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An unincorporated solo practitioner using his own social security number.September 16, 2016

Hu-Nam-Nam v New York Cent. Mut. Fire Ins. Co., 2016 NY Slip Op 26237 (App. Term 2d Dept. 2016)

A billing provider seeking to recover no-fault benefits for services rendered to an assignor must provide, at the bottom of the claim form, a taxpayer identification number either in the form of a social security number or an employer identification number. Social security numbers are used to identify individual persons, while employer identification numbers are used to identify employers (see 26 CFR 301.6109-1 [a] [1] [ii]). “An individual … who is an employer or who is engaged in a trade or business as a sole proprietor should use an employer identification number” (26 CFR 301.6109-1 [a] [1] [ii] [b]), since an employer identification number is required if the taxpayer “[p]ay[s] wages to one or more employees” (IRS Publication No. 334 [Tax Guide for Small Business]). Thus, it is permissible for a billing provider operating as a sole proprietor to use his or her own social security number on the claim form if it is the billing provider who rendered the services in question. However, where, as here, a doctor bills for services rendered by a treating provider in that doctor’s employ, it is impermissible for the doctor to bill using his or her own social security number.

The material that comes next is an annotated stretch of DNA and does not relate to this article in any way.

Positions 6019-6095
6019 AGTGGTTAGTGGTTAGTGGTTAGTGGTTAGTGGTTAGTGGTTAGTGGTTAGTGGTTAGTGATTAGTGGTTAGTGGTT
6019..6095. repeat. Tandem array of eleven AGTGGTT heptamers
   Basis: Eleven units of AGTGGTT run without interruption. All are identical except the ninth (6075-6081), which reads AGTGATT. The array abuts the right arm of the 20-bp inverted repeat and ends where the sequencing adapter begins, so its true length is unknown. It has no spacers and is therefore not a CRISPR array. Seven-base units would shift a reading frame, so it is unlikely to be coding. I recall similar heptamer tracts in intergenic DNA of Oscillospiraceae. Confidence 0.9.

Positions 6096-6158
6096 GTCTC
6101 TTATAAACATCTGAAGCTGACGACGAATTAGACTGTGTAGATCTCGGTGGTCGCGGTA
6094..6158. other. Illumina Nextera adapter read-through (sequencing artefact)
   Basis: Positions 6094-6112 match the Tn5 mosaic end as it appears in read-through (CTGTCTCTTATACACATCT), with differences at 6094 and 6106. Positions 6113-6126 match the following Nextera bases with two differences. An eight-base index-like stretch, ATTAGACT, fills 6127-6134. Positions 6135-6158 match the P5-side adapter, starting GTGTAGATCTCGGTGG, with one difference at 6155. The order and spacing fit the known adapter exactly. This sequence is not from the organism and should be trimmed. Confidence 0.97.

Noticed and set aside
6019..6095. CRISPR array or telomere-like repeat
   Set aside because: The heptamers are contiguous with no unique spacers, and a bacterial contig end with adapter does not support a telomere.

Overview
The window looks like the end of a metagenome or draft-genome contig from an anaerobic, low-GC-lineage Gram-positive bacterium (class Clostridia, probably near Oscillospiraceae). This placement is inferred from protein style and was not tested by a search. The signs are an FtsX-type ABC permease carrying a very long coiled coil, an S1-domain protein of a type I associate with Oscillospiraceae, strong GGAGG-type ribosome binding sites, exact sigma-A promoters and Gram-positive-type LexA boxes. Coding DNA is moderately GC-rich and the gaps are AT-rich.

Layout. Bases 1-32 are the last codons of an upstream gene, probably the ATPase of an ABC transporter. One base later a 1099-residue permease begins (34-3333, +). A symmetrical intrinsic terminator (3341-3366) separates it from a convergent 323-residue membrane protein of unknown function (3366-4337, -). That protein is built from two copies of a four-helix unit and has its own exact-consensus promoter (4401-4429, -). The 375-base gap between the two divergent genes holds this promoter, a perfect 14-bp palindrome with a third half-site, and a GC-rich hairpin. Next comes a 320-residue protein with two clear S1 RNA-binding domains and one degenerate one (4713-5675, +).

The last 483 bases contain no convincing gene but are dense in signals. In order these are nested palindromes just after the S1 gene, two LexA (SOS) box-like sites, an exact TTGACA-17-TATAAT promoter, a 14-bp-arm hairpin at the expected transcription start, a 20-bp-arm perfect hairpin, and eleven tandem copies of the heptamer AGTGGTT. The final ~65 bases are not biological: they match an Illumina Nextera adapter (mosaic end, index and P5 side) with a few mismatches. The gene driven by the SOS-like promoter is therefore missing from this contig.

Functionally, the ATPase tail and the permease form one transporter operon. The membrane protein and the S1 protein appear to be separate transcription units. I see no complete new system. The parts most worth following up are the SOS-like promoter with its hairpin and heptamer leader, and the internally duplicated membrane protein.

Nothing better than putting your social security number on documents to be distributed to the world.  That is the vehicle for classic fraud.  Legally, this is the type of “technical issue” that the Court of Appeals warned against in Malella.  Yet, this is not  a Malella defense since and is deemed an improper billing defense.  The Court held as follows: “As defendant demonstrated that the claim form submitted by plaintiff was for services performed by plaintiff’s employee, that the claim form was submitted under plaintiff’s social security number, and that the denial of claim form based upon improper billing was mailed within 30 days of defendant’s receipt of the claim form, defendant established its entitlement to summary judgment.”

I am not sold this is a defense, but you do not have to sell me on it.  I am not the court.

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